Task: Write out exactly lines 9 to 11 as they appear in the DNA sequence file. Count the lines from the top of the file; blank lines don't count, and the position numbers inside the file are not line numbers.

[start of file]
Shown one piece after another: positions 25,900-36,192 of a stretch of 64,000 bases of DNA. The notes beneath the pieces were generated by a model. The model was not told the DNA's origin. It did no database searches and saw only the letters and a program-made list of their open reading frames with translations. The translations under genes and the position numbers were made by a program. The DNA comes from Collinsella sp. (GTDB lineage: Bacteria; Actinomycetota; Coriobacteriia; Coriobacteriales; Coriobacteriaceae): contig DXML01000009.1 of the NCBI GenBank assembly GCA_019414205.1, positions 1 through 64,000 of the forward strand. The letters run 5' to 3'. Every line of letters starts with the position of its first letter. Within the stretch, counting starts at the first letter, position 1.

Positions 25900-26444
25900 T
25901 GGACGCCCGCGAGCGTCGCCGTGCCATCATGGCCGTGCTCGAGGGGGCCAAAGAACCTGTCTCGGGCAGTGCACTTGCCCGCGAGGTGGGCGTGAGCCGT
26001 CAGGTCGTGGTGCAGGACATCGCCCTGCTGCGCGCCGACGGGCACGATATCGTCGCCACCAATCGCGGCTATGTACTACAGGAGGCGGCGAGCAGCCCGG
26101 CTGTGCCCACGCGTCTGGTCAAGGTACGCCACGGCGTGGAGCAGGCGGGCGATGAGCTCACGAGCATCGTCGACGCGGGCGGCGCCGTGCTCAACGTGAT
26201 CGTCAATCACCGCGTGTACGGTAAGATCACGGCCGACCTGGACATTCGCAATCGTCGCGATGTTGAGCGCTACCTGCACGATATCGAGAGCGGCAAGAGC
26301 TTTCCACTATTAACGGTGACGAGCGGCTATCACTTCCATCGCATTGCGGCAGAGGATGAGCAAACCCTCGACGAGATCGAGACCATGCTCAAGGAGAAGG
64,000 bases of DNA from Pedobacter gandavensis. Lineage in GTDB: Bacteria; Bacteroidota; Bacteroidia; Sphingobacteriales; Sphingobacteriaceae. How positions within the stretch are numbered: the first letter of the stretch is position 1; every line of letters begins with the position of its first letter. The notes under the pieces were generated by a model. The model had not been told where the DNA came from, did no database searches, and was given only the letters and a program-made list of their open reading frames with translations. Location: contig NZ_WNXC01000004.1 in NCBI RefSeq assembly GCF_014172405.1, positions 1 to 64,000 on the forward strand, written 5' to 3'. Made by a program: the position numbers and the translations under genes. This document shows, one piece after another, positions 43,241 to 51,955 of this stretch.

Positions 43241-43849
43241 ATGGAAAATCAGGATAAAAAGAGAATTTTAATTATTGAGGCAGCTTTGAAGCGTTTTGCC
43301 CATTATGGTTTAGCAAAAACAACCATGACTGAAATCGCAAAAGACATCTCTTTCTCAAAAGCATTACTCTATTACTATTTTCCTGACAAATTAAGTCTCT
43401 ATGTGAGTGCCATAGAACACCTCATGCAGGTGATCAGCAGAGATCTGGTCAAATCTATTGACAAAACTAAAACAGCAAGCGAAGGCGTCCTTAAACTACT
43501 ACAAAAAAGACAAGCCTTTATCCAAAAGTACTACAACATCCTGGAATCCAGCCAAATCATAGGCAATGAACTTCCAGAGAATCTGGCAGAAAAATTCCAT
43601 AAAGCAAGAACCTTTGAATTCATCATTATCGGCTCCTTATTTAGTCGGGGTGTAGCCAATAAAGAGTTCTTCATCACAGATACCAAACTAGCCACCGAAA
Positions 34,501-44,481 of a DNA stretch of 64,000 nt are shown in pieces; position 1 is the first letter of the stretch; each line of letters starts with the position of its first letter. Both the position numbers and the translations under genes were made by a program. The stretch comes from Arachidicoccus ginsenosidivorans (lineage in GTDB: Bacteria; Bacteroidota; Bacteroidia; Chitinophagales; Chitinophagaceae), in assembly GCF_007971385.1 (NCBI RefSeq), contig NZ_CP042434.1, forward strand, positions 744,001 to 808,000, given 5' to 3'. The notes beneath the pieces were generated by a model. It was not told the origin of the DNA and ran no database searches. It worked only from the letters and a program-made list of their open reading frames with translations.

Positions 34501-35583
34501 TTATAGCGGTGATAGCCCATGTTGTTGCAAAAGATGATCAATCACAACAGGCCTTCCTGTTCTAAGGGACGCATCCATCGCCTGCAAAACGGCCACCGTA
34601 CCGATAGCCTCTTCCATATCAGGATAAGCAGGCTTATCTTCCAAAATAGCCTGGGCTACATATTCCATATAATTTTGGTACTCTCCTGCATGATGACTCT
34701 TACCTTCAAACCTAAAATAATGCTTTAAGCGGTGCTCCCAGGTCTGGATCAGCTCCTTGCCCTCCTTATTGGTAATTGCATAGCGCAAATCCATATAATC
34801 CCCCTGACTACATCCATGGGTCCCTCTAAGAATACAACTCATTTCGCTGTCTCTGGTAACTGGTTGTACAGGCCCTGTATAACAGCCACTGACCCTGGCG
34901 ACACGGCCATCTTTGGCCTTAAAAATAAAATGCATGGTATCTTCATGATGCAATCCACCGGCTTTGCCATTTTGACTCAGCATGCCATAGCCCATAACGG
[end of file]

64,000 bases of DNA from Pedobacter gandavensis. Lineage in GTDB: Bacteria; Bacteroidota; Bacteroidia; Sphingobacteriales; Sphingobacteriaceae. How positions within the stretch are numbered: the first letter of the stretch is position 1; every line of letters begins with the position of its first letter. The notes under the pieces were generated by a model. The model had not been told where the DNA came from, did no database searches, and was given only the letters and a program-made list of their open reading frames with translations. Location: contig NZ_WNXC01000004.1 in NCBI RefSeq assembly GCF_014172405.1, positions 1 to 64,000 on the forward strand, written 5' to 3'. Made by a program: the position numbers and the translations under genes. This document shows, one piece after another, positions 43,241 to 51,955 of this stretch.

Positions 43241-43849
43241 ATGGAAAATCAGGATAAAAAGAGAATTTTAATTATTGAGGCAGCTTTGAAGCGTTTTGCC